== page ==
1. It’s known also as Thai Holy Basil not as aniseedy as the othe basil you use( horapa) and the recipe varies slightly but the two dishes are similar an egg normally tops grapow so I guess more of a native dish which you find on street markets and road side stalls and cooked more in homes.in the north of Thailand..I love both basils though 🙂

        Liked by 1 person

      2. Yes, you’re right I did google Thai Holy Basil before I started the recipe. I guess mine must just be the (horapa) you mention. I’ve also seen an egg on top which is typically street food in Thailand I guess. Thanks for the clarification.

        Liked by 1 person

  5. Wow! This is amazing, Loretta! I can imagine how aromatic and flavorful it is with all the Thai ingredients in there. I have a thai chilly plant too, and yeah they are super spicy 😀 Love lemongrass, so much that I’ve planted it from the stalk. I love using the blades of the lemon grass in tea, love the lemony flavor it imparts 🙂 The pot holder matches perfectly with this dish. Well composed pictures 🙂 By the way I’m not a fan of the summers either, I love this time of the year 🙂

    Liked by 1 person

    1. Thanks Freda and thank you for all that added information on lemongrass. I too love the taste it imparts. I was just chatting with another blogger on how she makes her lemongrass paste at home, I’d like to do that. Like you, I wonder if I could grow it here? I know you live in Louisana so perhaps the weather there is more conducive to its survival? It’s amazing what one can grow from stalks isn’t it? Always appreciate your visits, thank you Freda.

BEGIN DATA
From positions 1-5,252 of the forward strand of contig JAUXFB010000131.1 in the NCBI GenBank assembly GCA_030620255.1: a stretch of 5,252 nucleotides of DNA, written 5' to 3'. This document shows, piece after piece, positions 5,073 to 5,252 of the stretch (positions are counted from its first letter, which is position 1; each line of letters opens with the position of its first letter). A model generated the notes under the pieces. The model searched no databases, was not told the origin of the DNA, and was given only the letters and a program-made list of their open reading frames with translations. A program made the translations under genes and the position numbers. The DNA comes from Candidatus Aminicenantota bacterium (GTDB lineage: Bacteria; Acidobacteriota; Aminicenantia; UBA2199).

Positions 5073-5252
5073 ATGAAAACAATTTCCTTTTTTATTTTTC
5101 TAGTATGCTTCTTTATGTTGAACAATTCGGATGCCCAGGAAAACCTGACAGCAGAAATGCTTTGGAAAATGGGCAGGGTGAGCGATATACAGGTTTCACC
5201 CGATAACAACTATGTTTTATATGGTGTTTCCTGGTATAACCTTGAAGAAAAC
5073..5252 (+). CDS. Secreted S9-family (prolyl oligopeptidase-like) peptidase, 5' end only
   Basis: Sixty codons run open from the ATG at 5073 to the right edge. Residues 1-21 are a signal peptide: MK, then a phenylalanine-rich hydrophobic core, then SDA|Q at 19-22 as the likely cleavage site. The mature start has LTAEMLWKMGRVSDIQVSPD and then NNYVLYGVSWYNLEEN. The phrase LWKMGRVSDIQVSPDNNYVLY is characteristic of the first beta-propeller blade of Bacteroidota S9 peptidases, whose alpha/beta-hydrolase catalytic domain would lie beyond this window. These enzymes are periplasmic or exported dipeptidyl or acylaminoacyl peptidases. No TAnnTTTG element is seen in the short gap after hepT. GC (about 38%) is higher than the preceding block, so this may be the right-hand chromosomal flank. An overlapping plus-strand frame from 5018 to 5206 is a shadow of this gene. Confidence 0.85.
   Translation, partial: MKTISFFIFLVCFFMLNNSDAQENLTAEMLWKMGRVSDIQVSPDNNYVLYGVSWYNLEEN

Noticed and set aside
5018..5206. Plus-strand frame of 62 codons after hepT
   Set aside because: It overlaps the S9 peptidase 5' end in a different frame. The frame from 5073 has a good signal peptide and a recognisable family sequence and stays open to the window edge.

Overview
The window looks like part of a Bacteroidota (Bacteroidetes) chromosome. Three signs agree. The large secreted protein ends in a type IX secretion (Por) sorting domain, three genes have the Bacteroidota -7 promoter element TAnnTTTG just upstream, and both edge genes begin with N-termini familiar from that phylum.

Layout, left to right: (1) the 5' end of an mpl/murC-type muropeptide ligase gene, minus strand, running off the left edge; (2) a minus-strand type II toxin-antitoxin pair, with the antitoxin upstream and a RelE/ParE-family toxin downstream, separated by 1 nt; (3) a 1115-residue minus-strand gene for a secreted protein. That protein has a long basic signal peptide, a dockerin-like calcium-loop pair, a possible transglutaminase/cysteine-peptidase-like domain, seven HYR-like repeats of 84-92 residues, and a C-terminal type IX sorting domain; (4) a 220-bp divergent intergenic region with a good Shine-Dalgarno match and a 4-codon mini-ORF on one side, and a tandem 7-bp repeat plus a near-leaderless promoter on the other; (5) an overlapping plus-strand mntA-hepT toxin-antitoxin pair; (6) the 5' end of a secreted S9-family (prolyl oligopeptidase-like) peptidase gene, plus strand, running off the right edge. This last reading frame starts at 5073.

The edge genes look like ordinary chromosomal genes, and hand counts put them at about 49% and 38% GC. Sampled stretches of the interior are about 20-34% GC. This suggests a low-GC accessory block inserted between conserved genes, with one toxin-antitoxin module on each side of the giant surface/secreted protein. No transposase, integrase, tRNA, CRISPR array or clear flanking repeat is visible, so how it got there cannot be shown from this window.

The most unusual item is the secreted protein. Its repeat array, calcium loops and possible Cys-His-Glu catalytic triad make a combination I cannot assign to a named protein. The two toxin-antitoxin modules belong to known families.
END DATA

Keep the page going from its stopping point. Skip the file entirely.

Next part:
Liked by 1 person

  6. I love the flavors you have in the curry and it looks as bright and lovely as the pot holder! I agree it would be perfect for guests and won’t take too long to cook as well! Delicious! 🙂

    Liked by 2 people

  7. This recipe is perfect Loretta as I still have some of those peppers (my basil is gone). The plant I had was supposed to be jalapenos but ended up being these beautiful red peppers. I think I can comment now – I sent a message to WP so we shall see if this goes through 🙂


      1. Wow that I amazing Loretta. This time you took us through a chilli brindava garden! Very spectacular. Me too learning from you. Loved this post a lot. Looking forward for more amazing posts.


  8. I guess I haven’t stopped by for awhile and what a shame – I’ve been missing out. This is going on my must make list and it’s too bad that my Thai basil in my garden met his demise about a month ago. Did your basil go nuts this year? Both my sweet basil and my Thai crowded everything out and ended up being about 4 feet by 4 1/2 feet – those are single plants. I was amazed! Anyway, pinning this recipe!


    Liked by 1 person

    1. Mollie, no worries, I too have been rather remiss with my posts and need to put aside a time just for blogging :). I volunteer in a garden once a week, so I’ve been rather privileged to get the freshest picks and have really been using different veggies in most of my posts. Yes indeed the basil did grow like crazy. I loved the Thai variety too. I have harvested some of them so I can use them over the winter months.

      Liked by 1 person

  9. Hey Loretta, I haven’t tried making Thai Basil Chicken at home but after looking at your recipe and photographs I know how I am going to use the Thai Basil kept in my refrigerator 🙂
    As a token of appreciation, I’m sharing this recipe link as the Recipe of the Day on our new Facebook group ‘Recipe Repertoire’ (a group uniting food bloggers and food lovers). Congrats and do join and have a look at https://www.facebook.com/groups/703073099864104/

    Liked by 1 person